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has enlarged upon fome. points of duty in his illuftration of Some of the teftimonies from Scripture; and if it is written fo as to contribute to mollify one fingle heart, or to rescue but a fly or a worm from unnecessary pain, it would be a reflection upon the humanity of the learned to attempt an apology for the manner of it.
But if I fhould feem to them to have mistaken, misapplied, or diftorted any text of Scripture, I hope no miftake, inaccuracy, or defect, on my part, will be any objection to the benevolent caufe which I have efpoufed. Upon me be the reproach, Spare but
the innocent brute. You are welcome
to say, if you pleafe, I have handled
the word of GOD improperly, or injudiciously, but say not that I have handled it deceitfully; for I am confcious my intention is good; and, if I have deceived myself, it is a delightful deception, and I should be forry to be undeceived. But I prefume I have deceived neither myself nor others: for, MERCY is a moft amiable difpofition of mind, admired even by those that will not practise it; and the cultivation of it in the lowest inftances, and to the most infignificant objects, can never be attended with any ill confequences to Society; nor has it any thing in it inconfiftent with reason, or with our ideas of fuftice. Reft it upon thefe common principles, and, though I should
Ifhould have failed in my proofs from Revelation, my end is in part anfwered, and I am well pleafed; but much happier shall I be, if I have been able to prove, that Mercy to Brutes is as much a doctrine of divine Revelation, as it is in itself reasonable, amiable, useful, and just.
Page 14. li. 15. for barrs read bars-P. 42. li. 15. for not be read not to be-P. 95. li. 5. for 20 read 29-P. 97. li. 6. for as read if-P. 98. li. 16. after Hebrew a comma-P. 109. li. 13. for 24 read 23-P. 114. at bottom, for ix read xiP. 148. li. 3. for that read when he-P. 158. li. 2. after likewife dele the comma-P. 159. li. 76 WATERING?-P. 164. line the laft. for in read at-P. 181. in note, line the last, after binding put a comma-P. 184. li. 20. for on read inP. 190. l. 12. for for read and-P. 256. li. 11. for neighbors read neighbor's-P. 264. line the laft, after muzzle put a comma-P. 266. line the laft, Cattle?-P. 274. line 11. for in read upon.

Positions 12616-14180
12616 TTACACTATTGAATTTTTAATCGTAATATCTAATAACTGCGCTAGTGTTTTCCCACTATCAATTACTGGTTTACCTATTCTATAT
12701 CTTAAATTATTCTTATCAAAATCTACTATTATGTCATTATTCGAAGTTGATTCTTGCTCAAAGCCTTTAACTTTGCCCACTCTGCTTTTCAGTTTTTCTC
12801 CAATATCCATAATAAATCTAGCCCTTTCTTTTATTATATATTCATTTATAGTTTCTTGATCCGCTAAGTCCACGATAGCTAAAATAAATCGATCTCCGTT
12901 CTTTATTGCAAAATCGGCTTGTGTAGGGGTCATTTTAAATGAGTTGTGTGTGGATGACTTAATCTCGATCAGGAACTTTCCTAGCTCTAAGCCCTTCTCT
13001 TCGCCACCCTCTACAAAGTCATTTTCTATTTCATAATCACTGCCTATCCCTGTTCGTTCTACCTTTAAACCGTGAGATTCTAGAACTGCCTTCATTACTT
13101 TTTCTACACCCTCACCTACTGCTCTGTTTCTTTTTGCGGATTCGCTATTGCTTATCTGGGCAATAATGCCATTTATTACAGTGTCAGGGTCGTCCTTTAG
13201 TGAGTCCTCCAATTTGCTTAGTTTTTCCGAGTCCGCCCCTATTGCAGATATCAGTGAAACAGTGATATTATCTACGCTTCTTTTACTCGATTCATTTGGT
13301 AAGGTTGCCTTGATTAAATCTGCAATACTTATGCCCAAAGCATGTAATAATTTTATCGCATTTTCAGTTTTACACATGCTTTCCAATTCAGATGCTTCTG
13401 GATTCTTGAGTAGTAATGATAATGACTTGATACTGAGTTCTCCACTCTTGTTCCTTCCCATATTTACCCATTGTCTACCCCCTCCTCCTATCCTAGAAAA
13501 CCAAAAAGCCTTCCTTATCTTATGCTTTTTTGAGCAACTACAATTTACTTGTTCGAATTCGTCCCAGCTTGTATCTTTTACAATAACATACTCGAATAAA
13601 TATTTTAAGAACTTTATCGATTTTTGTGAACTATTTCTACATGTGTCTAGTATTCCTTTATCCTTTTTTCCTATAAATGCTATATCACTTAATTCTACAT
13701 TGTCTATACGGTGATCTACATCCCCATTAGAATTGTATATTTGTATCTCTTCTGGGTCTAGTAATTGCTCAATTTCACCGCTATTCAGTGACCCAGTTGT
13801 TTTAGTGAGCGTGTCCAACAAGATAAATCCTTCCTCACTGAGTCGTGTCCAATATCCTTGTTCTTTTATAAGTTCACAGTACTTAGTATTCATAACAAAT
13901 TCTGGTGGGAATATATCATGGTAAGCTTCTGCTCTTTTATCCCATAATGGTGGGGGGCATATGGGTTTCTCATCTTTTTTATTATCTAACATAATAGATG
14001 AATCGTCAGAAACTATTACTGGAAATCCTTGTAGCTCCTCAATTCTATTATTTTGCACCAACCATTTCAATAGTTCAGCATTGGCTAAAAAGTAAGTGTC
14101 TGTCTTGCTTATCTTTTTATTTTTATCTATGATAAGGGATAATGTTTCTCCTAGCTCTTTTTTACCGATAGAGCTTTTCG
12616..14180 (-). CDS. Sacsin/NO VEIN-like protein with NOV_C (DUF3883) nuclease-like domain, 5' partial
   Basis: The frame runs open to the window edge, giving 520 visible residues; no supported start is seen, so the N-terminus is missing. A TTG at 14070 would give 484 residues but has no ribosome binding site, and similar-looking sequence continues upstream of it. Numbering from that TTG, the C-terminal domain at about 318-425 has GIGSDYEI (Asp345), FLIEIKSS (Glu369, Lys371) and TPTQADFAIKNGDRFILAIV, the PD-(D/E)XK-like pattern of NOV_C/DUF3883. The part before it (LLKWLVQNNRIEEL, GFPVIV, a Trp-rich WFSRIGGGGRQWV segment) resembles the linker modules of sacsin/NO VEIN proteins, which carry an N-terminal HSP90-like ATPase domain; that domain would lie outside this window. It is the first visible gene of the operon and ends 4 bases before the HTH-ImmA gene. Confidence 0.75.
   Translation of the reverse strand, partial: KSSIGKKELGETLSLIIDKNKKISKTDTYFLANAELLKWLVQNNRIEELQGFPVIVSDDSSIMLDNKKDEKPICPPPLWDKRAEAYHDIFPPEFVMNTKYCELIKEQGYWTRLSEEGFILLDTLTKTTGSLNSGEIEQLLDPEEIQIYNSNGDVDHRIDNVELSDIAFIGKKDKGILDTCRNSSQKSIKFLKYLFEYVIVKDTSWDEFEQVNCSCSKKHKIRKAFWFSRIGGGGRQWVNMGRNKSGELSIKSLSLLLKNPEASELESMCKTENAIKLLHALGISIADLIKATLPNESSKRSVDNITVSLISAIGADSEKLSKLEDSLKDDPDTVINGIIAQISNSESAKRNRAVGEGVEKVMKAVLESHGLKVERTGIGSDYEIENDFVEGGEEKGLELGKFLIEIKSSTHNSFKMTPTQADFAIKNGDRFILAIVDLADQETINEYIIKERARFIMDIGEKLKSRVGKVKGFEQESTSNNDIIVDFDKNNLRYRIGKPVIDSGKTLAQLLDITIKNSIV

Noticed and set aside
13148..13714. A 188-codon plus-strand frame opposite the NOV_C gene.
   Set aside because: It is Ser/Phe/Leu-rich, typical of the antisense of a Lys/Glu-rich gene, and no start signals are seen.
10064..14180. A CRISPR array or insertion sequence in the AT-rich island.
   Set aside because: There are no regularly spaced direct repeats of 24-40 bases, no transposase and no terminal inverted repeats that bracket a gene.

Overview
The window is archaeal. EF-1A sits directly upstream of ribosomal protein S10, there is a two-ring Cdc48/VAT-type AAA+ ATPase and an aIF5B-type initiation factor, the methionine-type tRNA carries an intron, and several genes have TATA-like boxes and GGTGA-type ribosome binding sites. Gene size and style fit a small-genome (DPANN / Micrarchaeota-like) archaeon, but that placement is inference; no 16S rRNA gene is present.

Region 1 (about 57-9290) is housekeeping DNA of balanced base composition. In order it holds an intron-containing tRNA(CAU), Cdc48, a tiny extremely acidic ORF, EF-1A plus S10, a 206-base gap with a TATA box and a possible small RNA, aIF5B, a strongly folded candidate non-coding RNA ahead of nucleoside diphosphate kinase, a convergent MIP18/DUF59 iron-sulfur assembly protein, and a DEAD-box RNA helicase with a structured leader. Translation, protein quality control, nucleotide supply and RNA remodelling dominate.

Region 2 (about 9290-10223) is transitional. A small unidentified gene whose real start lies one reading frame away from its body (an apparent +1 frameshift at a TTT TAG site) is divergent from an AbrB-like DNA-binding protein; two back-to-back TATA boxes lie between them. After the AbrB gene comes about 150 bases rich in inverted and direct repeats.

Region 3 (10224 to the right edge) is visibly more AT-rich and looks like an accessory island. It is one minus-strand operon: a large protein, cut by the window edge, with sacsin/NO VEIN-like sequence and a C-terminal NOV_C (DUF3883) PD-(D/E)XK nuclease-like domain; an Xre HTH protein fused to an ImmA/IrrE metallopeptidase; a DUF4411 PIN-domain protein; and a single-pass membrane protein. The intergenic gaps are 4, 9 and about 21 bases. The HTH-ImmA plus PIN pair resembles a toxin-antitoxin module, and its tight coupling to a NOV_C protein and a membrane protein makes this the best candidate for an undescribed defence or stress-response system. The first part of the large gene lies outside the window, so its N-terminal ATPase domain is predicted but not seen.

OVE is the great Hinge which univerfal Nature
upon turns. The Creation is a transcript of the divine Goodness; and every leaf in the Book of Nature reads: us a lecture on the wifdom and benevolence of its great Author. The Philosopher, inured to study and contemplation, untainted with pride, and unbiased by prejudice, fees
fees and acknowledges this truth as incontestable, that the Supreme Being is wife, and juft, and good, and merciful. And from the obfervations he has made upon the animal part of the creation that is within his view and reach, he draws this general conclufion, that every creature muft have its proper use and office, (however latent as to us ;) and that the different powers, appetites, perfections, and even comparative, defects of different animals, are effentially neceffary to answer the different purposes for which they were created, and to promote the common good of the whole. I fhall not undertake to illuftrate this particular, as it would carry me too far from my purpose; and as all